Picture the scene. Exhausted from a day spent judging the screeches of The X Factor’s latest cohort of pop wannabes, the painfully glamourous Cheryl Fernandez-Versini slips out the studio to grab a snack.
It isn’t sashimi, crushed avocado on soda bread, or a kale smoothie that the slight 32-year-old songstress craves, however. Nor is it to relax in the dim lighting and plush sofas of a familiar celebrity haunt.
For Cheryl the destination is high street baker Greggs, where she can kick off her Jimmy Choos and indulge in a sausage roll, bacon butty, or pink iced bun.
It all sounds a bit unlikely, doesn’t it?
Which is why it comes as quite a surprise to learn that Cheryl is teaming up with the chain to launch her own chocolate treat. The ‘Greggs Belgian Chocolate Crunch Bar’ will go on sale in stores from September 8 for eight weeks.
The attraction for Cheryl is easy to understand: with 5p from every purchase donated to her charitable trust, it’s a simple way to generate significant cash with minimum effort. For Greggs it’s more confusing.
There’s no doubt that celebrity endorsement can do wonders for a business, and the food and drink industry is littered with lucrative pairings; Jamie Oliver and Sainsbury’s, Heston Blumenthal and Waitrose, and Mo Farah with Quorn.
But the secret to any successful celebrity endorsement is alignment, and authenticity. Jamie Oliver’s 10-year partnership with Sainsbury’s worked so well because of his credibility as a chef, while Olympic gold medallist Farah teaming up with a healthy brand like Quorn makes perfect sense.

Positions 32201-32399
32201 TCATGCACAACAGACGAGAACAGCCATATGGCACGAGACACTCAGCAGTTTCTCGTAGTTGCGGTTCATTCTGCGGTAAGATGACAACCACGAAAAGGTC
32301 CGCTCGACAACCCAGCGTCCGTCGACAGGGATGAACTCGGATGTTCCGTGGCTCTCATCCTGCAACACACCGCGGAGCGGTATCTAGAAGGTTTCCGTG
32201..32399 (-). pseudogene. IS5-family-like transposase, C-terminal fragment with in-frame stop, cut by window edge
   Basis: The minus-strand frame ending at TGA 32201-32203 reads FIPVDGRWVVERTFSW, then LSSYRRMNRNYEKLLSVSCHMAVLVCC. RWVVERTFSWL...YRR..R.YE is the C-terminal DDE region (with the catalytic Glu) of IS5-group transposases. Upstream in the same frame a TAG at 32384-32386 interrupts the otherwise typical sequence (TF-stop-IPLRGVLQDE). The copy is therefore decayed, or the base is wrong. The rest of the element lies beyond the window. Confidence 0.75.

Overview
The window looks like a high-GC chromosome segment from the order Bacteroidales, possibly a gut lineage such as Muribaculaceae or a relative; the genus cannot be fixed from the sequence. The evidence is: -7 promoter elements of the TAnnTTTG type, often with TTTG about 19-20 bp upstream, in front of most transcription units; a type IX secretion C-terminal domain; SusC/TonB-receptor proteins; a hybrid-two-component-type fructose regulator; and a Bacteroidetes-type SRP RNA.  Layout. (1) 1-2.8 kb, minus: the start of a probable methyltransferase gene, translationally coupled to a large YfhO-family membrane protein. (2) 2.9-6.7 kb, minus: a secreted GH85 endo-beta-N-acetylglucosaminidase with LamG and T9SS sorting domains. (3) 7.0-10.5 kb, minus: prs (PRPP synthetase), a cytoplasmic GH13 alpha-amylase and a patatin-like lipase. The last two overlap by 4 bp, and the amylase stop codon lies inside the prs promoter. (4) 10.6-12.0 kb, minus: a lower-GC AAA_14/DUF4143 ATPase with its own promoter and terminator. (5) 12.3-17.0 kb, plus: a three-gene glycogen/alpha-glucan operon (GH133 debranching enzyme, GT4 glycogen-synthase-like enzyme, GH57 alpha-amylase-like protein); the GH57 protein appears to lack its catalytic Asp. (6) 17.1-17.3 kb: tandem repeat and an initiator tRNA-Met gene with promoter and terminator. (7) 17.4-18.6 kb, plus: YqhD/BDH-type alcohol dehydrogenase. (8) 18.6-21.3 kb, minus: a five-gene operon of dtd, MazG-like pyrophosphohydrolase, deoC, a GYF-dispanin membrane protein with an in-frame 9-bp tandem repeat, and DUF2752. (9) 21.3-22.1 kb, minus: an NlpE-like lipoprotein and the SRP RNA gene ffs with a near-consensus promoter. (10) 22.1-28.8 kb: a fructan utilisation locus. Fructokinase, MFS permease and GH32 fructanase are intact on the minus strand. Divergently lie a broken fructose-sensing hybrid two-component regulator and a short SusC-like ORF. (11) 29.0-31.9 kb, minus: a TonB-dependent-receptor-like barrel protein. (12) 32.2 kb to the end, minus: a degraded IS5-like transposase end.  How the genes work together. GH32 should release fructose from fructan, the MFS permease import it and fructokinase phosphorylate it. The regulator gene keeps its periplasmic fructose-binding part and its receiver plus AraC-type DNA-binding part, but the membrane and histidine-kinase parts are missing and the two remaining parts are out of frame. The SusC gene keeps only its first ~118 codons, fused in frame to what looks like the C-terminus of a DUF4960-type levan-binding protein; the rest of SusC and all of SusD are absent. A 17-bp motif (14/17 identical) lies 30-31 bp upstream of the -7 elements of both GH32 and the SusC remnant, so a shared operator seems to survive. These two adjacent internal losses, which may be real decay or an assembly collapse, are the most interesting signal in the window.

Pop star Cheryl endorsing a product few can imagine she’d ever purchase for herself is far less seamless, and relies on the sheer pull factor of her celebrity alone.
Although one should point out the unlikeliest of pairings have worked in the past. When actress Jane Asher paired up with Poundland in 2013 to launch its bakeware range, few could have predicted the classy Asher could generate sales in excess of £2m for the bargain retailer – its most popular and fastest-selling range to date.
And Warburtons remains hopeful that action hero Sylvester Stallone can help the company shift more loaves since they teamed up earlier this year. Early reactions to the tongue-in-cheek TV ad were positive, though longer-term returns on its investment remain to be seen.
The results of this latest improbable partnership will thus be observed with interest. For much as the power of stardom can boost sales, it can also generate derision from sceptical consumers, not least the tech-savvy, well-informed millennials to whom Cheryl most appeals.
They’ll all be watching keenly via their smartphones to see if Cheryl even takes so much of a bite from her own chocolate bar, let alone sets foot in a Greggs.